“They perform extremely dangerous work, and the wage suppression these firefighters have experienced because of Bill 124 is making it even harder to retain and recruit in this sector,” the union spokesperson said.
“With such serious understaffing issues, there is a real concern that the province will be potentially underprepared to deal with future forest fires.”
Frustrations around work/life balance
The nature of forest firefighting means work-life balance leaves much to be desired, some say. Overtime can help to compensate, but it alone is not the answer.
“In emergency services, you’re burning at both ends,” said Daniel Speckert, who has fought 11 fire seasons in Ontario and Australia over nine years.
“You are going to these fires, you are working long shifts and even when you’re off shift — you’re still on shift; you’re still getting calls, you’re still getting messages about fire, you’re still saturated in the environment. Like, we’re often sleeping in tents in the bush: there are no showers, you’re eating out of coolers.”
Depending on the schedule and the number of fires burning in Ontario, forest firefighters can spend weeks away from home.
“You could do 19 days on a fire line, and then go two days off and do another 19 days on a fire line,” Speckert said.
“That was 19 days that I never saw my family, that was 19 days that I haven’t been able to sleep in my own bed — there have been weddings and funerals. (Those are) times you haven’t had people to see you: grandma, your girlfriend, your loved ones or your kids.”
In a survey of fire rangers conducted in 2015, 12 per cent said a better work/life balance would encourage them to pursue a long-term career as a forest firefighter.
“Work/life balance is one of the main desirables for staff identified through numerous employee engagement surveys,” the 2016 retention report said. “Thus the belief is that the more the work/life balance is jeopardized due to the nature of operations, the harder it will be to retain employees.”
Growing inexperience on the front lines
The result of Ontario’s problems retaining forest firefighters is a growing inexperience on fire lines across the north every summer.
The first retention report — published in 2016 — found a “downward trend” in firefighter experience “due to high turnover levels” among front-line staff. This was compounded, the report found, by limited opportunities for “‘live fire’ training/mentoring” in quiet fire seasons.
In effect, those tasked with defending Ontario’s communities from uncontrolled wildfires were less experienced and stayed in the job for shorter periods than before.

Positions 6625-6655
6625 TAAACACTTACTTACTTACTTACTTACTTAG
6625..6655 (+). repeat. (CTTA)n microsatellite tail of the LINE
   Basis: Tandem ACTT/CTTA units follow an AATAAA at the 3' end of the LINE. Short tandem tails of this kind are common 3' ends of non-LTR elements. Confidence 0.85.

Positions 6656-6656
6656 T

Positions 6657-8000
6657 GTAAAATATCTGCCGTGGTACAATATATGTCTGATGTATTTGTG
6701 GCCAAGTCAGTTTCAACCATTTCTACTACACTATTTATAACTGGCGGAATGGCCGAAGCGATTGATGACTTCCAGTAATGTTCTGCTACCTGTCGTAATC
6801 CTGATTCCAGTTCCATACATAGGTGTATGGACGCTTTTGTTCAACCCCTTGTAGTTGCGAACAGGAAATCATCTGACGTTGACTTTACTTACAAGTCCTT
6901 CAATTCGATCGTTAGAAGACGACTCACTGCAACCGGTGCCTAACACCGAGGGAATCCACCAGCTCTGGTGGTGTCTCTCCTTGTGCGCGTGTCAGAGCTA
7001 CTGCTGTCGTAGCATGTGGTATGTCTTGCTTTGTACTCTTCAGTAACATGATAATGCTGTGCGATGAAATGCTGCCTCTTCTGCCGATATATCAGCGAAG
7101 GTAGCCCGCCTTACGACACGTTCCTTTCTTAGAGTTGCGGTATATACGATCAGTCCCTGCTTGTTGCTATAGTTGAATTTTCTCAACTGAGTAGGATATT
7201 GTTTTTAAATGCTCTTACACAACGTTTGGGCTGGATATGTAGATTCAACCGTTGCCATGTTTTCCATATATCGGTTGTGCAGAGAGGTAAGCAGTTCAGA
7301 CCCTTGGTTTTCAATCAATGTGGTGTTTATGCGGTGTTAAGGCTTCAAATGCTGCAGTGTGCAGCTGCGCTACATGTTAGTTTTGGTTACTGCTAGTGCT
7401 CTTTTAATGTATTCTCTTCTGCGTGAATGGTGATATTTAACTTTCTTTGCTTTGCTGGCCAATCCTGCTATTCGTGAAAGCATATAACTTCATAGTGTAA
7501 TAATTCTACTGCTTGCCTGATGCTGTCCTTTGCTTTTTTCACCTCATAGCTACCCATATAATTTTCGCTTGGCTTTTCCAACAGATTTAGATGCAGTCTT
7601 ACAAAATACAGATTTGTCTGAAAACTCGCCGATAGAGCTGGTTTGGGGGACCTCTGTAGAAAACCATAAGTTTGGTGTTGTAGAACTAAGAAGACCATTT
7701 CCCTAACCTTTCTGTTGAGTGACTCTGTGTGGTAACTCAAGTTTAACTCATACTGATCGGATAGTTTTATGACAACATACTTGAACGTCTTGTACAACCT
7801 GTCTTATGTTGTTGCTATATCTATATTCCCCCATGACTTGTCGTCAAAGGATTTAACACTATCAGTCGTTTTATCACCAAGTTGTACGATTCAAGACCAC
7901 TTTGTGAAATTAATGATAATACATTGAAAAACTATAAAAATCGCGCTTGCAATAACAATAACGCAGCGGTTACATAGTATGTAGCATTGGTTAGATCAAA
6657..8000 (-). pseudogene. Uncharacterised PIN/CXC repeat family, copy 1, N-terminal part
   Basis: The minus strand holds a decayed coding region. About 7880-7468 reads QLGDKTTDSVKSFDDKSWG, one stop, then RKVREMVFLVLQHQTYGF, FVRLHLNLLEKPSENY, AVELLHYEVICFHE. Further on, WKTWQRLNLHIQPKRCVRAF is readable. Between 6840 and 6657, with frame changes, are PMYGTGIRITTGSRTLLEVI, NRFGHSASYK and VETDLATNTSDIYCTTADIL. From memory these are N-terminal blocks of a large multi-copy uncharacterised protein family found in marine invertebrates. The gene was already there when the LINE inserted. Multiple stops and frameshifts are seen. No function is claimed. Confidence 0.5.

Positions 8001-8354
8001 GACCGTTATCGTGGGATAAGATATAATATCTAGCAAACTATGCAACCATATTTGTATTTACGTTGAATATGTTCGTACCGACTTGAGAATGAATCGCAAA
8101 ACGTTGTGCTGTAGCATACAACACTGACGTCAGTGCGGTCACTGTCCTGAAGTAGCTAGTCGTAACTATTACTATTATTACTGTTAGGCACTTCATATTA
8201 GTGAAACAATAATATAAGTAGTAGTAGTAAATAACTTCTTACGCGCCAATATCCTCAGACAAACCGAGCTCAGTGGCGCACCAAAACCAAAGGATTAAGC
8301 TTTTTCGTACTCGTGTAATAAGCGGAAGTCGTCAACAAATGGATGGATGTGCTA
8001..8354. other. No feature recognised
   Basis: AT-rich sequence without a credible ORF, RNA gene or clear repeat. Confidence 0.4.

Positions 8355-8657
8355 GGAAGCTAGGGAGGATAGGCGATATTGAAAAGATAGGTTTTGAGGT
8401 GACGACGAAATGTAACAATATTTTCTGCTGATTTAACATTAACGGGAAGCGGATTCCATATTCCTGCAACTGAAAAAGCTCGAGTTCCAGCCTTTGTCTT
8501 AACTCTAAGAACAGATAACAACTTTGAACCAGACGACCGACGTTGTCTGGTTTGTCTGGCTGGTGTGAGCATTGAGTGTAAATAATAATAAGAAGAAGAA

“The experience levels have plummeted to a dangerous degree, I think,” Speckert said.
“There’s no replacement in emergency service for experience. There’s no video you can watch to tell you when a tree is going to fall or when the flank of a fire is going to start laterally spotting … you need to be there, you need to see that happen.”
The province noted experienced support crews were available to Ontario from the United States, Mexico, Australia and New Zealand.
“Generally speaking, fire crew and overhead costs range from $600 per person per day to $993 per person per day which covers salaries, wages, overtime and benefits,” a spokesperson said. “This does not include other logistical costs such as transportation, lodging and meals.”
During the summer of 2015, the turnover rate for crew leaders was 38 per cent. It was 48 per cent for senior crew members.
“Due to the turnover of (forest fire) employees, we are stuck in a cycle of continuously reiterating basic training with a continued loss of overall practical experience to supplement that training,” the report published in 2016 warned.
The report found that 69 per cent of Ontario fire ranger crew members — the most junior position who make up the bulk of front-line firefighting resources — had one year of experience or less.
Speckert said his impression was the program had opted to take a “revolving door” approach to recruitment, where efficient training and a career steppingstone are used to fill vacancies.
“That doesn’t work in emergency services — you do not want people coming and working on significant natural disasters … where you don’t really know what you’re doing,” he said.
Issues including pay and work/life balance have “propagated an environment where you get students who go ‘Yeah, it’s a great summer job,'” Speckert said.
That assessment is echoed — almost verbatim — in government reports.
“New FireRangers, who generally indicated they only heard about the program through word of mouth, are staying with the program for shorter durations, and are of a homogenous background, comprised primarily of students using (wildfire fighting) as transient summer work rather than as a career option,” the 2016 retention report’s stark assessment said.
The issue? While Ontario’s wildland firefighters are getting less experienced, the natural disasters they are dispatched to deal with could be intensifying.
“The experience level has absolutely dwindled, and the fires have only gotten worse,” Speckert said.
“But even if I they had stayed the same … the people in charge of them seem to have way different levels of experience, which I think is a recipe for disaster.”
A near-miss for wildland firefighters in Ontario
In July 2021, several Ontario firefighters were trapped by a forest fire in Red Lake, Ont., and came perilously close to tragedy.
“There were no injuries during these events, however, there was a substantial loss of personal belongings,” an investigation into the entrapment and forced evacuations by the AFFES seen by Global News said. “There was high potential for catastrophic loss on this day.”
The report covered a 900-hectare fire with seven firefighting crews assigned. As the fire raged, firefighters were evacuated from the front line.
The investigation does not explicitly mention inexperience, instead laying out where key decisions went awry.
“The IC (incident commander) failed to respect or recognise the volatility of this fire and did not change his tactical plan from days prior which continued to be less effective than anticipated,” one line read.
Investigators also found that, despite feeling unsafe, crew leaders on the ground did not feel able to share their concerns with leadership.
“The Ministry of Natural Resources and Forestry is ready to respond to wildland fires and other natural resource emergencies in Ontario,” the province said.
For some firefighters, like Speckert, close calls are a warning to leadership that something needs to change — and soon.
“Until this program decides it to be important enough to propagate that (supportive) environment, they will bleed through people,” he said. “And mark my friggin words, somebody is going to get severely hurt … it shouldn’t need to take crisis for things to change.”
— with files from The Canadian Press